One evening, we had a few hours free. We headed out from our hotel near Hamra street and walked down toward the Corniche (the walkway along the sea) before heading north along the Cornishe to Ashrafieh.
Actually, the whole time we were walking, I had no idea we had an end in sight.
I was mostly annoyed with my husband because it was hot, and I was walking in a skirt, which meant sweat dripping down my inner thighs the whole two hours we were walking. Yuck.
But I distracted myself with shooting photos and people watching.
I think my husband was car watching, as there were a fair number of Lamborghinis, BMWs and other fancy vehicles.
The sky was beginning to turn dark as we rounded the Hariri mosque into Ashrafieh. The mosque is huge, a testament to Lebanon’s division between Sunni, Shiite, Maronite and a host of minority groups. In Muslim neighborhoods, many of the women wear headscarves. In Christian neighborhoods, there are bars.
Ashrefieh turned out to be lined with aforementioned bars, but also very nice restaurants of all types of cuisine. At nearly 8 p.m., we finally ducked into a nearby Italian place, where we had some of the best gnocchi I’d ever had. I wasn’t sure what to expect, since I typically try to stick to local cuisine, but the place surpassed by expectation.
In no mood to rush back to the hotel, when the server offered dessert, I told him I was interested in the creme brulee, but I hoped it wouldn’t be bad. He promised it wouldn’t be, and told me if I didn’t like it to “throw it in my face.”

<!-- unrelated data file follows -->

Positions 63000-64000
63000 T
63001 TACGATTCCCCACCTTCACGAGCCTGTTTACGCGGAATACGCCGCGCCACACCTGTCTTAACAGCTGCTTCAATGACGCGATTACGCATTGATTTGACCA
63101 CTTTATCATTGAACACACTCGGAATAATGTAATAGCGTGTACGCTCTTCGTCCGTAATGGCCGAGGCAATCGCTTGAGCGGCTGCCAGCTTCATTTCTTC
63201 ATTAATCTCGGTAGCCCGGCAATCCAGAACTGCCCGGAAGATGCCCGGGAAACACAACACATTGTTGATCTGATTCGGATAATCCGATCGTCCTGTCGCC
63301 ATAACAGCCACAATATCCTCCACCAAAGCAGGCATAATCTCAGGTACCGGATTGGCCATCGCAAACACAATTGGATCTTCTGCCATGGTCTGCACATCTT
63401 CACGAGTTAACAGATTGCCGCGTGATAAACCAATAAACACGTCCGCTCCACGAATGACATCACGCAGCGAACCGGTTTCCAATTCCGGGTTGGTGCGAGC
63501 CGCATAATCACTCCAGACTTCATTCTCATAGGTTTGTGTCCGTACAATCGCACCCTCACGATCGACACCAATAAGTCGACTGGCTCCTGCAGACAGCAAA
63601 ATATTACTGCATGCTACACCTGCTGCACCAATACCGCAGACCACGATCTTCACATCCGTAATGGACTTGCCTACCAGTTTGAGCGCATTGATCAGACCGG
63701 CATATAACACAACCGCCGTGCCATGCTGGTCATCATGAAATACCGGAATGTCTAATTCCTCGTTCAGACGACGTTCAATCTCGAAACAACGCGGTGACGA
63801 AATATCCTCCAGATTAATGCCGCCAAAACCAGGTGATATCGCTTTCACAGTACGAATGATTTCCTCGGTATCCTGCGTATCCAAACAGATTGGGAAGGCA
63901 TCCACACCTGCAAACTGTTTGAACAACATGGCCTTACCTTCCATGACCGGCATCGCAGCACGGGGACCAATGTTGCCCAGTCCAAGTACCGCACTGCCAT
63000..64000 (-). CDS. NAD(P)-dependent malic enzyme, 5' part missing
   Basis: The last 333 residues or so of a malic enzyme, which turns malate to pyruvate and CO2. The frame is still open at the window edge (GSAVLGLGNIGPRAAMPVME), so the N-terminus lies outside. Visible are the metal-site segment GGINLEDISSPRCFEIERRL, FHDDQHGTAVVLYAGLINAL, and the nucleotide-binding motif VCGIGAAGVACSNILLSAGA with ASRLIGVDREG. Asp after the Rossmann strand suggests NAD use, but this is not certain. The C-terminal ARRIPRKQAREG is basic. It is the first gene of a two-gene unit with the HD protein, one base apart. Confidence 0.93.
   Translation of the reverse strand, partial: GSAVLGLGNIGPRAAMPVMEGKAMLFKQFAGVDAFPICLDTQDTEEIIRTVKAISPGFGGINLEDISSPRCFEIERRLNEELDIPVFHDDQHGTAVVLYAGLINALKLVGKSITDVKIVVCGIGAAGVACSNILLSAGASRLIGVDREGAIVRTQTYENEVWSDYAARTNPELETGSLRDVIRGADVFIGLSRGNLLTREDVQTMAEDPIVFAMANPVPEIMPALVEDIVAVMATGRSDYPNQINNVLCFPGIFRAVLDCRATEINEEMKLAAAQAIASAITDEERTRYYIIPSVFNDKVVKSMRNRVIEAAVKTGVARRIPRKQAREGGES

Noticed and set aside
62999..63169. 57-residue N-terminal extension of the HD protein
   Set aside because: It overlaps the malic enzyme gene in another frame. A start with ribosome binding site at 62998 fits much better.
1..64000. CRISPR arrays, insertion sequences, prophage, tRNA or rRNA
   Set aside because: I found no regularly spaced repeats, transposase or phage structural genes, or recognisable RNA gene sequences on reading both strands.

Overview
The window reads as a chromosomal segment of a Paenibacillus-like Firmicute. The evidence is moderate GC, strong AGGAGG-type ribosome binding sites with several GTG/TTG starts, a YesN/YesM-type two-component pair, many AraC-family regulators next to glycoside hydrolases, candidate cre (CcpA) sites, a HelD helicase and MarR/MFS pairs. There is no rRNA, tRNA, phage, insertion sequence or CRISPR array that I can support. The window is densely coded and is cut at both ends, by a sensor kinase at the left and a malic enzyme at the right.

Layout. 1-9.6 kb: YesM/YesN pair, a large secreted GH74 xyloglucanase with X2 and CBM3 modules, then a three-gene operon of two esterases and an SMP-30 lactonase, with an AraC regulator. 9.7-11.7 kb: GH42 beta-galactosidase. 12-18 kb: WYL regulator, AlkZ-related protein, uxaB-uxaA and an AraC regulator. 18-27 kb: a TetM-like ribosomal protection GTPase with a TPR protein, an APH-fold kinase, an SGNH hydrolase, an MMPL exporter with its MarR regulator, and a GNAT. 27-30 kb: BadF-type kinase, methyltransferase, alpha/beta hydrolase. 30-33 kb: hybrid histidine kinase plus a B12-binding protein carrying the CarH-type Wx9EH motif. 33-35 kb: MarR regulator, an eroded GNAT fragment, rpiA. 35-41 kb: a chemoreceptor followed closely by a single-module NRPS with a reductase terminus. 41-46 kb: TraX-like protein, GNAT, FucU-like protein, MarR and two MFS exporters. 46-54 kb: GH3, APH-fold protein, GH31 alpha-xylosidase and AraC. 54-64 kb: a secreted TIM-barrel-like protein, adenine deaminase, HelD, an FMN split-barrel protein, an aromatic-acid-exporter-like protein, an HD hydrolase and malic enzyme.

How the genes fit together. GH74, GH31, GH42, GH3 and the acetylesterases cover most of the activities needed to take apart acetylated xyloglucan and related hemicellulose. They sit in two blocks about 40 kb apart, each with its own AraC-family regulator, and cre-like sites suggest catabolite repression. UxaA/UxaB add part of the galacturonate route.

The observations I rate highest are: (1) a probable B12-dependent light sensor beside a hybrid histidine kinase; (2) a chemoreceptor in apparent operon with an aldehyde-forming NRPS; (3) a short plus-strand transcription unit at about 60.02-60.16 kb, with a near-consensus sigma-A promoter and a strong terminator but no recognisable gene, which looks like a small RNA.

Thankfully, there was no need.
We finally made our way slowly home, walking out of the neighborhood and then opting to catch a cab for the rest of the journey up Hamra street. Cheered by my satisfied belly and rested legs, I was even game to walk a ways down Hamra and visit the shops. But it wasn’t to be, as the moment I stepped in to H&M, they told me they were closing at 10.
On our way to Beirut, I made it a goal to eat pain au chocolat at every opportunity. (See my high aspirations?) So I had one at Schipol in Amsterdam, one on the layover in Charles de Gaulle and another on our last morning in Beirut, at the airport.
And as you might guess, that last one was the best, followed a close second by the one in Amsterdam. Sorry Paris.
As the sweet chocolate melted on my tongue and the flaky crust fell from the corner of my lip, my eyes roved the hill marking the beginning of Beirut city.
Our time was too short, my friend. We’ll meet again someday.